February 9, 2015 – Jacksonville, FL – Tax revenue is up, home foreclosures are down, and, after a long absence, robust economic growth has returned to this sprawling city. But as far as municipal workers here are concerned, it feels as if the bad times never left.
Police and firefighters are on the verge of seeing their retirement benefits cut. Other city employees are certain to be next.
“The city is the one who put us in this position,” said Art Doring, who has been a city firefighter for 10 years. “When the market was great before the crash, they did not make payments into the pension. The chickens have come home to roost, and we are the ones who have to pay.”
The stock market has soared more than 75 percent in the past five years, yet many pension funds, where many middle-class workers should benefit from the market’s rise, continue to struggle, jeopardizing benefits for the workers who were counting on them in retirement.
At the end of last year, Congress passed legislation allowing certain distressed pension plans to slash retirement benefits, including those already being received by retirees — an unprecedented move altering a principle enshrined in federal law for four decades that said benefits already earned could not be cut.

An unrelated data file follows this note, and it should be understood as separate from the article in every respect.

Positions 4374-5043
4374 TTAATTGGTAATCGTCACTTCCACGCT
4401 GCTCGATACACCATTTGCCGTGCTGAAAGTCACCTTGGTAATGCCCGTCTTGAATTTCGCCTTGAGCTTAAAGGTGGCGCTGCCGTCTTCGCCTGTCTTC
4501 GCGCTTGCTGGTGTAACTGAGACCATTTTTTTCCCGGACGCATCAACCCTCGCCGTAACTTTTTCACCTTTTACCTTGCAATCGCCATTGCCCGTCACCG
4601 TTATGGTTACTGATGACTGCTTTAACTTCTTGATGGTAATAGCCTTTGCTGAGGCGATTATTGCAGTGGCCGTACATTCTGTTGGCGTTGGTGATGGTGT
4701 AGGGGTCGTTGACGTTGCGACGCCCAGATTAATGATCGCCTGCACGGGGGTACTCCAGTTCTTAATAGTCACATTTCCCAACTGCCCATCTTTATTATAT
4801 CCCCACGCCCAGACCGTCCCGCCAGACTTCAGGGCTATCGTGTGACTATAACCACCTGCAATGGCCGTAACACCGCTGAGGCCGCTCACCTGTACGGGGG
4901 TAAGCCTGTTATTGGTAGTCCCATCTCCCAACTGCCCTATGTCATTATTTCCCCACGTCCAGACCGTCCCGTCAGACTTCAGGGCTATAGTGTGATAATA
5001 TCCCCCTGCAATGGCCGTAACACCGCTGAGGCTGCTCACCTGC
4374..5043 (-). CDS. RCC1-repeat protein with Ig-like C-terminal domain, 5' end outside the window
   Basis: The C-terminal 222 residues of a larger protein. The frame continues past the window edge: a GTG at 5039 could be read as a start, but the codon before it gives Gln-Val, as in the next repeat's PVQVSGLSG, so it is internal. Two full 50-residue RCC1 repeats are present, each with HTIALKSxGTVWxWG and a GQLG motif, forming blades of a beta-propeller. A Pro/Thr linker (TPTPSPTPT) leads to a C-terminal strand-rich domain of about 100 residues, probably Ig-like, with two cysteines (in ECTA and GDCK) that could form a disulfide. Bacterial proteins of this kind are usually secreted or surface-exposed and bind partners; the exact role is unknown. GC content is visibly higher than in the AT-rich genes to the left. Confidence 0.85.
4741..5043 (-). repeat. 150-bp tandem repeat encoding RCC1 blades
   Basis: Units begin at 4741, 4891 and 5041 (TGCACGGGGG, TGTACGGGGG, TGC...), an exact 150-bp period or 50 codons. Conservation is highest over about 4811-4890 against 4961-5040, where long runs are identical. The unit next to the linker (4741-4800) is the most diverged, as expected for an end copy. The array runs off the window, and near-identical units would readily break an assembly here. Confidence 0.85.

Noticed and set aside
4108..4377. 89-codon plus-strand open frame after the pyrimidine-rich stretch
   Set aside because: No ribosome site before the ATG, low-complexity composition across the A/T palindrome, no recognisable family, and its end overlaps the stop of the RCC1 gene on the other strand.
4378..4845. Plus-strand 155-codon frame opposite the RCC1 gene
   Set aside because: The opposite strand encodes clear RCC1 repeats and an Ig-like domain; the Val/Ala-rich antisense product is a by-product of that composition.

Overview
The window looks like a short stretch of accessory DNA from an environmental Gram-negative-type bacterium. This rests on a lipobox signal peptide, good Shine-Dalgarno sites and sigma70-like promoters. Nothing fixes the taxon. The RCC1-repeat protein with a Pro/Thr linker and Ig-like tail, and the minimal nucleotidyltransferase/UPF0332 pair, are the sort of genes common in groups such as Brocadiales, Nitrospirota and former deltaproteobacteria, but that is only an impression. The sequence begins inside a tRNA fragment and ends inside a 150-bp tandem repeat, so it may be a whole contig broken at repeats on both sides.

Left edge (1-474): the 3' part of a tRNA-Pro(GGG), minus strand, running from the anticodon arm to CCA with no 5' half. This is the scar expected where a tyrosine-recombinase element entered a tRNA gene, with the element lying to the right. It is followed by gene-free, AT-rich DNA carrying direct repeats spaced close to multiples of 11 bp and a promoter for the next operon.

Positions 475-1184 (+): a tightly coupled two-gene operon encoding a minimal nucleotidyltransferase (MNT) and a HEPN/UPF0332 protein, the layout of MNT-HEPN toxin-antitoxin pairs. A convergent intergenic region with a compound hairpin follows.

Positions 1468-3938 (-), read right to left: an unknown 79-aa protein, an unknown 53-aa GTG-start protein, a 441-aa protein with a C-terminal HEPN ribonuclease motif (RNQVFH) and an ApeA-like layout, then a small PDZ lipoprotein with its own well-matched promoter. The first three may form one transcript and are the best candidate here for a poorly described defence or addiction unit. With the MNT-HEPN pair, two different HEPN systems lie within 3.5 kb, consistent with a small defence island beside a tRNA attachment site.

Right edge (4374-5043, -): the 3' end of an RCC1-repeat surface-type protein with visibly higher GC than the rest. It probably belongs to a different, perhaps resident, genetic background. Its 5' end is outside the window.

None of the distressed plans have cut benefits — yet. But experts point out that their ability to do so is one more example that promises made to employees that once seemed inviolable can now be easily broken. This change in the social contract is growing more common as employers, private employers as well as governments, increasingly view the mushrooming cost of pensions as unbearable, even as the broader economy recovers.
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